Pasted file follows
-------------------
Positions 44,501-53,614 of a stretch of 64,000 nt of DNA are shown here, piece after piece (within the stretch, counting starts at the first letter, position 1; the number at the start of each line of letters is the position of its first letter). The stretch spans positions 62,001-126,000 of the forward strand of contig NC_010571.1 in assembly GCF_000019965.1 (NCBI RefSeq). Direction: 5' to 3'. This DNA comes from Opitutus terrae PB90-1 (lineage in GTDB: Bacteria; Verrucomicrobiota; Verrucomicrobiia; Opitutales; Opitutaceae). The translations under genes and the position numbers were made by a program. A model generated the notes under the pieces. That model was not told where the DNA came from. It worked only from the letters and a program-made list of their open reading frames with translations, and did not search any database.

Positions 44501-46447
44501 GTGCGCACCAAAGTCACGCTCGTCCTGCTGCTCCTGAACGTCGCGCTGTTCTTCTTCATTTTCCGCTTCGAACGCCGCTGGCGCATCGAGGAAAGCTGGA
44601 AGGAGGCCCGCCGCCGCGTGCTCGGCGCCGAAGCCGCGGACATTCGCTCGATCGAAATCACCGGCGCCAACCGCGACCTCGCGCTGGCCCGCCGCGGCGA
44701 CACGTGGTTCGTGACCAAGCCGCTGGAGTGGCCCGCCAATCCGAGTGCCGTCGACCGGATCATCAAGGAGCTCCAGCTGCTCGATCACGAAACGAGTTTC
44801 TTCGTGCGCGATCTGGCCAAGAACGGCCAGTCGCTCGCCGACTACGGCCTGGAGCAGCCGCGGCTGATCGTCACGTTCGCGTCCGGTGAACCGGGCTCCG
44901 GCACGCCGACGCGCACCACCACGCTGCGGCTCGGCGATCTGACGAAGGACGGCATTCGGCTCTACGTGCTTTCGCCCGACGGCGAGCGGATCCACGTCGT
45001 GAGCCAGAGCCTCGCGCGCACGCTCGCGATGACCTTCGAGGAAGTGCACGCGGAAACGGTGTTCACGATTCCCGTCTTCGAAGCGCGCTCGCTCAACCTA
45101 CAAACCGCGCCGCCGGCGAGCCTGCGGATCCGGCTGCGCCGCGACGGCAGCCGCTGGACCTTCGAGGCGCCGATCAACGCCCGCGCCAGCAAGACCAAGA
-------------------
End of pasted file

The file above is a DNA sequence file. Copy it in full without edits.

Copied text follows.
Positions 44,501-53,614 of a stretch of 64,000 nt of DNA are shown here, piece after piece (within the stretch, counting starts at the first letter, position 1; the number at the start of each line of letters is the position of its first letter). The stretch spans positions 62,001-126,000 of the forward strand of contig NC_010571.1 in assembly GCF_000019965.1 (NCBI RefSeq). Direction: 5' to 3'. This DNA comes from Opitutus terrae PB90-1 (lineage in GTDB: Bacteria; Verrucomicrobiota; Verrucomicrobiia; Opitutales; Opitutaceae). The translations under genes and the position numbers were made by a program. A model generated the notes under the pieces. That model was not told where the DNA came from. It worked only from the letters and a program-made list of their open reading frames with translations, and did not search any database.

Positions 44501-46447
44501 GTGCGCACCAAAGTCACGCTCGTCCTGCTGCTCCTGAACGTCGCGCTGTTCTTCTTCATTTTCCGCTTCGAACGCCGCTGGCGCATCGAGGAAAGCTGGA
44601 AGGAGGCCCGCCGCCGCGTGCTCGGCGCCGAAGCCGCGGACATTCGCTCGATCGAAATCACCGGCGCCAACCGCGACCTCGCGCTGGCCCGCCGCGGCGA
44701 CACGTGGTTCGTGACCAAGCCGCTGGAGTGGCCCGCCAATCCGAGTGCCGTCGACCGGATCATCAAGGAGCTCCAGCTGCTCGATCACGAAACGAGTTTC
44801 TTCGTGCGCGATCTGGCCAAGAACGGCCAGTCGCTCGCCGACTACGGCCTGGAGCAGCCGCGGCTGATCGTCACGTTCGCGTCCGGTGAACCGGGCTCCG
44901 GCACGCCGACGCGCACCACCACGCTGCGGCTCGGCGATCTGACGAAGGACGGCATTCGGCTCTACGTGCTTTCGCCCGACGGCGAGCGGATCCACGTCGT
45001 GAGCCAGAGCCTCGCGCGCACGCTCGCGATGACCTTCGAGGAAGTGCACGCGGAAACGGTGTTCACGATTCCCGTCTTCGAAGCGCGCTCGCTCAACCTA
45101 CAAACCGCGCCGCCGGCGAGCCTGCGGATCCGGCTGCGCCGCGACGGCAGCCGCTGGACCTTCGAGGCGCCGATCAACGCCCGCGCCAGCAAGACCAAGA